Substack is one of the more interesting new platforms writers are using to connect with their readers. If you haven’t heard of Substack before, that’s understandable. The platform is only a few years old and (much like Lulu) Substack aims to work in the background. Substack writers use it not because of a large existing audience, but for the opportunity to cultivate their own, personal audience.
If you’re a regular follower of this blog, that sentiment should sound familiar. So today, let’s take a look at Substack’s newsletter platform and how you can use this platform to help build your audience (and potentially earn some money too!).
What Is Substack?
Substack is an email newsletter and publishing platform. It’s free to use for writers and readers with an option to ask your readers to subscribe with a monthly or annual fee. The concept is incredibly simple and creator-centric. Once you’ve created a profile and a landing page, your readers will be able to search and find your Substack site (usually as MYSITE.SUBSTACK.COM) to read and subscribe.
This model is incredibly useful for entrepreneurs who have an audience. You get to own that email list and you can offer exclusive content in exchange for subscribing. If you write and you have an audience, Substack is one of the best new ways to add revenue to support your writing.
How Does Substack Work?
You’ll create an account and a welcome/first post. This is easy because the Substack dashboard is one of the simplest I’ve ever used.
Seriously, you’ve got options to create a Post, Episode (think Podcast), or Thread (forum discussion), a list of drafts, and some helpful resources. That’s. It.
The minimalism is pretty welcome, as some dashboards can be wildly overwhelming.
Back to your first post; this should be a welcome page that centrally features a subscription box. Here’s the sample I made:
The focus is on requesting they sign up. First and foremost, you’re building a list of followers. But they’re smart enough to give readers an option to read your content first. Clicking that link will jump the reader to your ‘home’ page:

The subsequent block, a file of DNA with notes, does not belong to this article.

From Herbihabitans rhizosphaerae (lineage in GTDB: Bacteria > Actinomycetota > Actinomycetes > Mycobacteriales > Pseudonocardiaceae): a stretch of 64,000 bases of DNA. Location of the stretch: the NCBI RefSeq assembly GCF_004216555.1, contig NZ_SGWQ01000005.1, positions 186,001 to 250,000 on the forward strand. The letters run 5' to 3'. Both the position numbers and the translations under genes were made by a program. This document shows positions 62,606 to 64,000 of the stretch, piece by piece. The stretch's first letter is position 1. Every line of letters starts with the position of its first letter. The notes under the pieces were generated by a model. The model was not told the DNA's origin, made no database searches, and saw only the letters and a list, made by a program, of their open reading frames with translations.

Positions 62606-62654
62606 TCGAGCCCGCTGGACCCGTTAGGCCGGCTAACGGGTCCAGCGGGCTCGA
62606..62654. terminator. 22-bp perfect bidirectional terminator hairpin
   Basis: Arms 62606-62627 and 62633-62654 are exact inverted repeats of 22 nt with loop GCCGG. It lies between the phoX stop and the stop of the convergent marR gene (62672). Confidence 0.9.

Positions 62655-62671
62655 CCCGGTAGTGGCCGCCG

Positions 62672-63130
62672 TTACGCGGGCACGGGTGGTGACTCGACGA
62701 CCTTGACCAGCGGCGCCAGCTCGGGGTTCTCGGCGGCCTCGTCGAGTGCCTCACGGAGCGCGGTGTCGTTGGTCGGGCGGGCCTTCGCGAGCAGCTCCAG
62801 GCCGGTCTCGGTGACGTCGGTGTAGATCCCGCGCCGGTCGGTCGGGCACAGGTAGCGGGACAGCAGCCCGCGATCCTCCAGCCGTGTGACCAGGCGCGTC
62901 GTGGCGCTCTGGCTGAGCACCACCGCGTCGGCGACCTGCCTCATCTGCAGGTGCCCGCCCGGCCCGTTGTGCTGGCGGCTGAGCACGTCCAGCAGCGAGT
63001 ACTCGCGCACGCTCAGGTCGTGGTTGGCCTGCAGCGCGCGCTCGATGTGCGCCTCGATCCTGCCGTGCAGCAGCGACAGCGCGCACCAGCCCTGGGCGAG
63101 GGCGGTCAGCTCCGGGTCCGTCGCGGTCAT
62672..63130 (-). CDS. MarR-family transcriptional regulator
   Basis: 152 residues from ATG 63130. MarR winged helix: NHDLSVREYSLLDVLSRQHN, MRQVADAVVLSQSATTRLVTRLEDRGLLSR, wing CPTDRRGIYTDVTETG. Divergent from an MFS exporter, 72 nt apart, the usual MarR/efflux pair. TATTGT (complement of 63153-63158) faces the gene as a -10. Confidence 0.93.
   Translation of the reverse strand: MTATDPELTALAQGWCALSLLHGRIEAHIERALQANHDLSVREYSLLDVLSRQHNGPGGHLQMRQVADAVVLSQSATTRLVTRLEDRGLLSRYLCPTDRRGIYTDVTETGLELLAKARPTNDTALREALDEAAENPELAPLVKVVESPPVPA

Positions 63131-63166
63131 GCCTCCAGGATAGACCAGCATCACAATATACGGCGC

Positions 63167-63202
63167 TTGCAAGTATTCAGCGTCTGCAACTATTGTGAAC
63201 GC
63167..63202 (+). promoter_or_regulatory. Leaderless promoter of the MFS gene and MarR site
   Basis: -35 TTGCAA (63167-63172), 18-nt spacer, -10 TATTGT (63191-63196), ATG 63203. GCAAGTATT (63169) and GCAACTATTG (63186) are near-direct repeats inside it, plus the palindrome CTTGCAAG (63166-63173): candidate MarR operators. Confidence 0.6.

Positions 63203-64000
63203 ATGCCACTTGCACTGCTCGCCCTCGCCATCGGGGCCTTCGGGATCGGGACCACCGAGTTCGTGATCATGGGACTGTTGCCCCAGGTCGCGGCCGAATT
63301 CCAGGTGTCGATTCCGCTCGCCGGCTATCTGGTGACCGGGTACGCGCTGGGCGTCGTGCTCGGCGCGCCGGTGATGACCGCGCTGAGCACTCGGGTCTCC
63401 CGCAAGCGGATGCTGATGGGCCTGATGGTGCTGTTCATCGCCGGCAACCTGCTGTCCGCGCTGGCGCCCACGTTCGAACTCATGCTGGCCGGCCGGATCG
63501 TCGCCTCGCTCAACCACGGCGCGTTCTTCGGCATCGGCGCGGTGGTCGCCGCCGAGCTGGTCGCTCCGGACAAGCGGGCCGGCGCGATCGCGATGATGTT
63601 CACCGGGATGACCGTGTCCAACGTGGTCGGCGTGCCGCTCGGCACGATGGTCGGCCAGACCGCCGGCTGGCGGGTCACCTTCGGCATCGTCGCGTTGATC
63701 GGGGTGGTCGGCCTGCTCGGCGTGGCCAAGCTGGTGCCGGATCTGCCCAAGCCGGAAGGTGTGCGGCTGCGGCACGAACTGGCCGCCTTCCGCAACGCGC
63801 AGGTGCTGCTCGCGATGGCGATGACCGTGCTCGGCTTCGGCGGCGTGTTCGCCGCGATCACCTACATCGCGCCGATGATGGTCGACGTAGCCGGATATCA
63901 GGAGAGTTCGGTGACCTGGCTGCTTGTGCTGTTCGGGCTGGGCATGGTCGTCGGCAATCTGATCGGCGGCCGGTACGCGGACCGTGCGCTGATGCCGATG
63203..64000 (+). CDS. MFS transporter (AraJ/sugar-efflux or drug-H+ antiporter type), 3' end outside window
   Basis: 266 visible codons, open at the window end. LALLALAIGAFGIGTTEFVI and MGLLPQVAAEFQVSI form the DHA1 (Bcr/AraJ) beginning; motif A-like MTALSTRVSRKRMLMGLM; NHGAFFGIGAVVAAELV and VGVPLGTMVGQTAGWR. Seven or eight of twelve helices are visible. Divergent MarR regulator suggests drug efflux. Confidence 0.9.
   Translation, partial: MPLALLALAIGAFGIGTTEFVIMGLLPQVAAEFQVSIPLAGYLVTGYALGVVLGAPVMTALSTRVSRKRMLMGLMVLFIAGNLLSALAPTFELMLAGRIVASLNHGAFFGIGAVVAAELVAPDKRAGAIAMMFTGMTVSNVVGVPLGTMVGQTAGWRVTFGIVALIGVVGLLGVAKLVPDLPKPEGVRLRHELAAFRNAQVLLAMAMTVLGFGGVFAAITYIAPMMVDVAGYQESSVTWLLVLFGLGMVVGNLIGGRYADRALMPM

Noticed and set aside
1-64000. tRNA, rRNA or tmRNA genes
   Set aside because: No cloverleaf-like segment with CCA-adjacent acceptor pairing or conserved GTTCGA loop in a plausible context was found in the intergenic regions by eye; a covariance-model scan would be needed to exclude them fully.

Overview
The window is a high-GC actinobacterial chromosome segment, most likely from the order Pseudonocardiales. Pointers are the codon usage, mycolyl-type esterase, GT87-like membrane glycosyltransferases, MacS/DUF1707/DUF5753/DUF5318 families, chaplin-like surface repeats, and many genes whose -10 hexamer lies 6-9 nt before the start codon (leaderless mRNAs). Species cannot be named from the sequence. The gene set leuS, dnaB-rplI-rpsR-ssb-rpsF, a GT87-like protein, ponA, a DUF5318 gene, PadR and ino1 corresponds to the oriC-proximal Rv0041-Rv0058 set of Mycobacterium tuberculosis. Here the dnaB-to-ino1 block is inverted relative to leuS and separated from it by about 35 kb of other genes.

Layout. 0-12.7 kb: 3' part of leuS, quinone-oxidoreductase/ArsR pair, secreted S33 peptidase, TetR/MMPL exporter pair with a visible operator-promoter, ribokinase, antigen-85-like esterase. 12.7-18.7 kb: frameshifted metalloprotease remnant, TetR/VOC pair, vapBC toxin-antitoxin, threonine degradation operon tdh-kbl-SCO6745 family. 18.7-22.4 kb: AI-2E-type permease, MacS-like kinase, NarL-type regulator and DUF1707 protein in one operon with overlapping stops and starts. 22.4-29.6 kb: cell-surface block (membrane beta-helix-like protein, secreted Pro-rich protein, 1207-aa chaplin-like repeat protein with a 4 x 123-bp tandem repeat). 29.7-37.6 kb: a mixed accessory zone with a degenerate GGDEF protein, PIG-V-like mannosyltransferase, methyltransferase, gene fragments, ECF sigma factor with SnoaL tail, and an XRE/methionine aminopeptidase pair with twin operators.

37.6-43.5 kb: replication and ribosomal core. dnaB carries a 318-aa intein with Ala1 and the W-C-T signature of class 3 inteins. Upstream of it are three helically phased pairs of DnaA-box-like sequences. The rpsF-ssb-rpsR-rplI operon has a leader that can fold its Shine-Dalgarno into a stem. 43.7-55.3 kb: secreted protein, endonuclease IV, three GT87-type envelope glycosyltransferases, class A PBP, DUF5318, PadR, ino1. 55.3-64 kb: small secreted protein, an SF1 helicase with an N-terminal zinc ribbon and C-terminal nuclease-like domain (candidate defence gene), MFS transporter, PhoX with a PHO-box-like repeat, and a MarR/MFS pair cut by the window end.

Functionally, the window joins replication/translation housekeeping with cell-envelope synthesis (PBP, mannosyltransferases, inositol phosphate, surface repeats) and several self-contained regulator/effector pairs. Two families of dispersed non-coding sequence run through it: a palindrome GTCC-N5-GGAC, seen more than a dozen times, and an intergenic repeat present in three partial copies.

For my sample page, it’s just one post asking for their email again, but your page would include all your content. Here’s a great example of a well-designed page from the Design Lobster.
The first post is featured and below that is a scroll of other posts. They also have 3 sub-headings and a search button. Simple but effective.
It’s All About Your Audience
Substack is laser-focused—the goal is to serve as a means to build your audience through simple content delivery. If you clicked over to Design Lobster or any other Substack page, you might be struck by just how simple it is.
That’s because Substack is a newsletter subscription service and the content being shared is meant to be read in your inbox. When your readers are reading your content in their inbox, you’re creating a personal connection (or as personal as one can get on the web).
Content And Platform Matter
The majority of content we create and put online is on someone else’s platform. When you write a string of Tweets, you are creating content but the platform remains Twitter. Everything you post on Twitter has to conform to their content requirements and the other users on Twitter remain that; Twitter users.
But when someone navigates to your website, you own the entire experience. You select the colors and the words on the page. You control which buttons and links lead where. And, most important of all, you have the opportunity to ask that person to give you their contact information (email address).